Fig. 8
RV relaxation strength (Gn) (a) and (b), (d) and (e) and reduced relaxation function, G(t) (c) and (f), before and after the removal of the MT network (COL) measured under early (a)–(c) and late (d)–(f) diastolic strains at physiological stretch rate in each direction. *p < 0.05 compared to baseline in same direction.
Close modal

4 Discussion

To our knowledge, this is the first investigation of the effect of MT network on healthy RVFW anisotropic viscoelasticity. We originally found that (1) higher (physiological) stretch rate elevates RV viscosity in both directions as well as the shear modulus; (2) higher (end diastolic) strain enhances RV elasticity and viscosity in both directions; (3) the removal of MT network reduces RV elasticity and viscosity in both directions but at the end diastolic strain level only, with a larger degree of reduction in elasticity in the longitudinal direction; (4) QLV modeling revealed that the MT network plays a dominant role in a later relaxation time constant (G3) and its effect on tissue viscoelasticity is stronger at early than late diastolic strain. The understanding of contributions of MT network to RV tissue-level mechanics further deepens the knowledge of RV dynamic mechanical behavior regulated by cytoskeleton components.

4.1 Stretch Rate-Dependent Changes in Right Ventricle Free Wall Viscosity and Elasticity.

The mechanical behavior of tissues, including their viscoelasticity, can be strain or stretch rate dependent [26]. For instance, the conduit arteries (systemic or pulmonary) exhibit frequency-dependent viscoelastic behavior when tested under cyclic deformations [2729]. Interestingly, while healthy pulmonary artery had increased elasticity (dynamic elastic modulus) as frequency increases, the hypertensive pulmonary artery had decreased elasticity [29]. Recently, stretch rate-dependent change in elasticity was also reported in heart valves. Anssari-Benam et al. reported elevated elastic modulus in semilunar valves from quasi-static to dynamic loadings [30,31]. Stretch rate-dependent viscoelasticity of myocardium has been reported as well [6,9,32]. At the cellular level, Caporizzo et al. found that the isolated cardiomyocytes display greater dissipation of energy and elastic modulus under diastolic stretch speed (10% over 5 ms) compared to subphysiological stretch speed (10% over 200 ms) [16]. But at the tissue-level measurements, discrepant results are observed. Sommer et al. investigated the mechanical behavior of human LV and RV free walls and showed that the hysteresis loop area (i.e., viscosity) enlarges from quasi-static (3 mm/min) to dynamic (30 mm/min) stretch rates [9], but the slope of the loop (i.e., elasticity) was not affected significantly. We observed similar responses in rat RVs here: with elevated strain rate (from subphysiological to physiological), the RV viscosity was strengthened in both directions (Figs. 2(c) and 6(c)). However, the increase in relaxation modulus or stored energy (WS) was lacking (Figs. 2(a) and 2(b)). These findings suggest that different molecular mechanisms may be responsible for myocardium tissue viscosity and elasticity, and these two mechanical properties may be independent.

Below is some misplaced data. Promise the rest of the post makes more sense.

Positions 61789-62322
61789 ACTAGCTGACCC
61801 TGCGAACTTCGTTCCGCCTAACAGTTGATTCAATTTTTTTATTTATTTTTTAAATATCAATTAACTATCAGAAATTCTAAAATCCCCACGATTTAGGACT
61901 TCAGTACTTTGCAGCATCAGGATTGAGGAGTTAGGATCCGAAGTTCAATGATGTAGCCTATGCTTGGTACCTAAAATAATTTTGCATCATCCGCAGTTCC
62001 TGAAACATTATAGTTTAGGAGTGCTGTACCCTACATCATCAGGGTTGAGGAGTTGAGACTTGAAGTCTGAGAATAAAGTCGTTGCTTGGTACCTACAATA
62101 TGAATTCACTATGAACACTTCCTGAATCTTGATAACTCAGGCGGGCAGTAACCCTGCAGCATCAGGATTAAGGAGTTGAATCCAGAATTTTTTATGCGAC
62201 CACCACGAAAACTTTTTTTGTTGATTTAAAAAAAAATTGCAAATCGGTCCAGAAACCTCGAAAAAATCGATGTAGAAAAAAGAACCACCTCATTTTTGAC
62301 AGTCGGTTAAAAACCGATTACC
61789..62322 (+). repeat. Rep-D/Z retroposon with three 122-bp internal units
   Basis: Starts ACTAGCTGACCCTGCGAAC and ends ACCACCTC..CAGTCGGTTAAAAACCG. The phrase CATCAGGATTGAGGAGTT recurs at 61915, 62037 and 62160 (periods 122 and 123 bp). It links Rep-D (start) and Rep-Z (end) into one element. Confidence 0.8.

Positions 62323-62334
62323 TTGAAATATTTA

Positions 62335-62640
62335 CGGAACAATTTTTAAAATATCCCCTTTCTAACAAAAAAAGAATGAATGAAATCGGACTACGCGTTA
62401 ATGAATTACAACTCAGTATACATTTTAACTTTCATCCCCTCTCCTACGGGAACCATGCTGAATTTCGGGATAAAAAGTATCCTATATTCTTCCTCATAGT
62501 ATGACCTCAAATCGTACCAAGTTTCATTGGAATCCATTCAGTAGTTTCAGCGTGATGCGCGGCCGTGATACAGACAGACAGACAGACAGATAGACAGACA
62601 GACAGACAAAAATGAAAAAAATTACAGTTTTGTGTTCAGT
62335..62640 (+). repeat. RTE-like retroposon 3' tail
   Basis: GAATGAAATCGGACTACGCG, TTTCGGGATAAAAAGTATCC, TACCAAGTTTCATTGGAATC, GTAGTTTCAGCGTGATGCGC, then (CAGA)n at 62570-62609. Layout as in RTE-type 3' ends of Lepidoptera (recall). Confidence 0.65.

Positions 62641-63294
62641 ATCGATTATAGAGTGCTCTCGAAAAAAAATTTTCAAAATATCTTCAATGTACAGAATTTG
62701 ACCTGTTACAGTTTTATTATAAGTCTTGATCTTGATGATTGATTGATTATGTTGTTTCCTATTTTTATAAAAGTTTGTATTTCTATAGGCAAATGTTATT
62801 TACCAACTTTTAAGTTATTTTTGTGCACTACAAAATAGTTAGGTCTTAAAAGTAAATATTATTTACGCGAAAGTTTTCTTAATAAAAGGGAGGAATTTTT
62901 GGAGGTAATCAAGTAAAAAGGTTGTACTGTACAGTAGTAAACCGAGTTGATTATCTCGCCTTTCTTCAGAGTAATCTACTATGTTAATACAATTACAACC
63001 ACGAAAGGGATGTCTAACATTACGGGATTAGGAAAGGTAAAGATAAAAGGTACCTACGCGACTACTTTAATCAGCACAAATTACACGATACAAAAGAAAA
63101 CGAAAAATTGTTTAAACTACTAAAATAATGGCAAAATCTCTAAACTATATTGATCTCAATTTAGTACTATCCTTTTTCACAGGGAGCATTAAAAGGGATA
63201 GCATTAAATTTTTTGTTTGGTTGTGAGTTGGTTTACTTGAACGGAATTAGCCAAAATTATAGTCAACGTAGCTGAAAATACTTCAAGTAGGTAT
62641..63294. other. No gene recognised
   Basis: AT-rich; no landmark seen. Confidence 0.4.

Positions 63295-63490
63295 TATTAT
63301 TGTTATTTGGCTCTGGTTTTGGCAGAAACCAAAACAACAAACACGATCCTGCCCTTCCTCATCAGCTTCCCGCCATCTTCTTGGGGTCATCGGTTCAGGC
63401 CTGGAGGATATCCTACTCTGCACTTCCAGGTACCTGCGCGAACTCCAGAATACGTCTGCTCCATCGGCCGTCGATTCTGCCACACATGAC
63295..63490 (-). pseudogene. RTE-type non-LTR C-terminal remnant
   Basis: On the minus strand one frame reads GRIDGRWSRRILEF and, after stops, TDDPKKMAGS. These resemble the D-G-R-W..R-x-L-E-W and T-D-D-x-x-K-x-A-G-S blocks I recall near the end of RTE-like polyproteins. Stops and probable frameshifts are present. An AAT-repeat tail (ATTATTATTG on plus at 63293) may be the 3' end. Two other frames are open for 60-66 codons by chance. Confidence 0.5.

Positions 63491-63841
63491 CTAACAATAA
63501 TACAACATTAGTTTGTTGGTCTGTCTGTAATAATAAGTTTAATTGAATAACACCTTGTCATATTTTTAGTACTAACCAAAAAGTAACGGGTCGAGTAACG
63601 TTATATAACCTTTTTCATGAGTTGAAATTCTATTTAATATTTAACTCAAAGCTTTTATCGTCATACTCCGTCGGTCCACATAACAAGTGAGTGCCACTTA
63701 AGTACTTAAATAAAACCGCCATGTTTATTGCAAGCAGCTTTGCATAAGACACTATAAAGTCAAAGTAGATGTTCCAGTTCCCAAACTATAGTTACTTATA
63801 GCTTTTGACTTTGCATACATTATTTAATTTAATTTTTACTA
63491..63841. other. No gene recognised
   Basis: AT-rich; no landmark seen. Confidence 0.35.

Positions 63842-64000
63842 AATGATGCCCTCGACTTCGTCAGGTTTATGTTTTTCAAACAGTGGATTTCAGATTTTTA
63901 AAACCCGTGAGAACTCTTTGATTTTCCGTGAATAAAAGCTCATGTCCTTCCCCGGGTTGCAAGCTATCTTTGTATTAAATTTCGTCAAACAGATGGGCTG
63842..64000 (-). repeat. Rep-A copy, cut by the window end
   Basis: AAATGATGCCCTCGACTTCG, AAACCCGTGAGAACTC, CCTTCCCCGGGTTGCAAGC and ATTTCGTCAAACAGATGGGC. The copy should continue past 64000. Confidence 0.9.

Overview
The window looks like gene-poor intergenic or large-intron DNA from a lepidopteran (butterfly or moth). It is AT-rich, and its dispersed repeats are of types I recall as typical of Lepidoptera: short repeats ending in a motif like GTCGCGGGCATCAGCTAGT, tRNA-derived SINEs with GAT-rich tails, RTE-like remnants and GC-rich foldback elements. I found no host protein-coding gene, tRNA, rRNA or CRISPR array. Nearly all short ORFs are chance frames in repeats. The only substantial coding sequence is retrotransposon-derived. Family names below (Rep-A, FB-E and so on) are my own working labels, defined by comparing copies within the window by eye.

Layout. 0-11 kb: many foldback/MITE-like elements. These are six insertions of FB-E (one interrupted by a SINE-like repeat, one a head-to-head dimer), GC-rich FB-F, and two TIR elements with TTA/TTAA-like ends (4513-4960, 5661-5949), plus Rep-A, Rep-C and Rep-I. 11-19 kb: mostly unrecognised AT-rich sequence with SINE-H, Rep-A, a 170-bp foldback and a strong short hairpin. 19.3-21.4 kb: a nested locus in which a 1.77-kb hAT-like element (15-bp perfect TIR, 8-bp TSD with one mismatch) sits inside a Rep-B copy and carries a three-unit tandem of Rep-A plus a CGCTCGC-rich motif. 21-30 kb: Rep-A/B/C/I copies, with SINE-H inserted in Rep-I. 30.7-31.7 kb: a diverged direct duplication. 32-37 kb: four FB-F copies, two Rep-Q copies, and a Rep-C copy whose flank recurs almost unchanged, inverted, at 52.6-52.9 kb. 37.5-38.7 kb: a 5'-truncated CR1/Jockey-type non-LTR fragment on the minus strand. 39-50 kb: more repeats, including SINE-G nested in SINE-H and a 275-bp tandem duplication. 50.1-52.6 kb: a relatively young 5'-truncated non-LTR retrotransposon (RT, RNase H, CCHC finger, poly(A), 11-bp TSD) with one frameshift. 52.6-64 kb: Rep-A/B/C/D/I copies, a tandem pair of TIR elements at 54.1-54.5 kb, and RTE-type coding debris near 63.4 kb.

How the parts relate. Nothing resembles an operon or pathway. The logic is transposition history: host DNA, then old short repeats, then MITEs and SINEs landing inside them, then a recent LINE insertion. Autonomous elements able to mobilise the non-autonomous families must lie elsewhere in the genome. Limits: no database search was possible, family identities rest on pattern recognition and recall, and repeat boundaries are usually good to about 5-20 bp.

Furthermore, our results from model fitting showed that RV shear modulus was increased from low to high ramp speeds (Fig. 6(a)) [7,16]. For isotropic linear elastic materials, the shear modulus and elastic modulus are interdependent, and the changes in these parameters are in parallel. But in anisotropic materials, elastic modulus is direction-dependent, while shear modulus is direction-independent; thus, the two moduli will not necessarily have similar alterations under different loads. Moreover, the shear modulus measures the intrinsic resistance to shear deformation and the elastic modulus measures the intrinsic resistance to tensile deformation. In our experiment protocol, the shear deformation of the tissue was negligible. But the modeling result suggests that the shear elastic resistance is elevated at higher heart rates during the in vivo three-dimensional deformation of the heart wall. The physiological significance awaits further investigations. Finally, we used an Ogden strain energy function to characterize the elastic response in the QLV modeling because the same model has been shown to successfully describe the viscoelastic behavior of RVFW [5]. Future studies can explore other commonly used hyperelastic models to predict the elastic/Young's modulus of the tissue. Overall, our results clearly show the importance of using a physiological stretch rate in capturing the viscous and elastic behavior of myocardium tissue.